Oil will skyrocket to $300 if OPEC-Russia alliance disbanded, Saudi institute claims
Without the Organization of the Petroleum Exporting Countries (OPEC) the world will lose its safety net that stabilizes the oil market from supply disruptions and other shocks, according to Saudi independent energy think tank.
“Our analysis shows that back in 2011-2012, when Libya experienced supply disruptions, prices for crude could go far above $200 per barrel. It could happen then and it could happen now in 2018,” Adam Sieminski, the President of King Abdullah Petroleum Studies and Research Center told journalists in Riyadh, highlighting the importance of work made by OPEC.
“If it were not for the decisions made by Russia and Saudi Arabia as part of OPEC+ cooperation, in 2018 we could easily see oil rallying towards $300 per barrel,” Sieminski said as quoted by TASS.
The official also said that the organization is one of the important institutions that function as a final supplier, stressing that nearly 70 percent of OPEC available capacities accrue to Saudi Arabia.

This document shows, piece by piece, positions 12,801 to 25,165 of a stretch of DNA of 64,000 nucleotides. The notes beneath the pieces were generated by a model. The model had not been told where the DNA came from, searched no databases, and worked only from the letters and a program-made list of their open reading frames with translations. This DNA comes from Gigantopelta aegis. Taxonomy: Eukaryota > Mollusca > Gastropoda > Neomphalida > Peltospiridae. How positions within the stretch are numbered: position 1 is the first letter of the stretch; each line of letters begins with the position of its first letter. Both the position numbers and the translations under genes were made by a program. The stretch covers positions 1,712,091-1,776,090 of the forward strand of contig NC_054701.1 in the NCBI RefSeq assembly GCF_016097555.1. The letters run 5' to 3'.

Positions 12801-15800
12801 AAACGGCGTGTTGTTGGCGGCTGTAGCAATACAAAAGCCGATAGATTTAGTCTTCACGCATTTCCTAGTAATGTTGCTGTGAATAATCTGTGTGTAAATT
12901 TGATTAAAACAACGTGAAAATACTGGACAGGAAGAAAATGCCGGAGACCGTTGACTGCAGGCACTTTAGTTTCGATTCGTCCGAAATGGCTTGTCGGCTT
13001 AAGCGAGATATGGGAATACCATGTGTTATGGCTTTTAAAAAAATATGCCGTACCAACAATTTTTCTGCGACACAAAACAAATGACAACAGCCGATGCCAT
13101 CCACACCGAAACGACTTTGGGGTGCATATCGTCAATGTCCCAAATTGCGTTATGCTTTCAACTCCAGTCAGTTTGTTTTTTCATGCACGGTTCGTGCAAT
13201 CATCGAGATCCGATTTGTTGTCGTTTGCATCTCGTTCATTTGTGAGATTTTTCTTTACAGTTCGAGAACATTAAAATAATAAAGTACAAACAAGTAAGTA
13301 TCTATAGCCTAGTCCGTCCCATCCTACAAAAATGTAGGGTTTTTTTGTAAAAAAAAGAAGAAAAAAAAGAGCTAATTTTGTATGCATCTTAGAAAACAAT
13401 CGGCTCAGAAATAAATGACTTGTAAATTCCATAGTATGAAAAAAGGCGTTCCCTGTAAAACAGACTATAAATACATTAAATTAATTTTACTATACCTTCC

Riyadh-based King Abdullah Petroleum Studies and Research Center, or KAPSARC, is reportedly focused on independent research into global energy economics. The research center cooperates with international public policy organizations and industrial and government institutions. Last month, the Wall Street Journal reported that the think tank was studying the potential impact on oil markets of a breakup of the 60-year-old oil cartel.
This year has become a very volatile period for oil prices due to deep geopolitical concerns. Anti-Iranian crude-oriented sanctions announced by the US President Donald Trump sent crude oil prices higher. Production declines in Venezuela lifted crude to $86 per barrel. After the US announced milder than expected sanctions against the Islamic Republic, oil price lost nearly $30.
In an attempt to balance oil prices, OPEC together with its non-OPEC allies led by Russia added around one million barrels a day to global oil supply. The countries that committed to the agreement will curb output by 1.2 million barrels per day in 2019.
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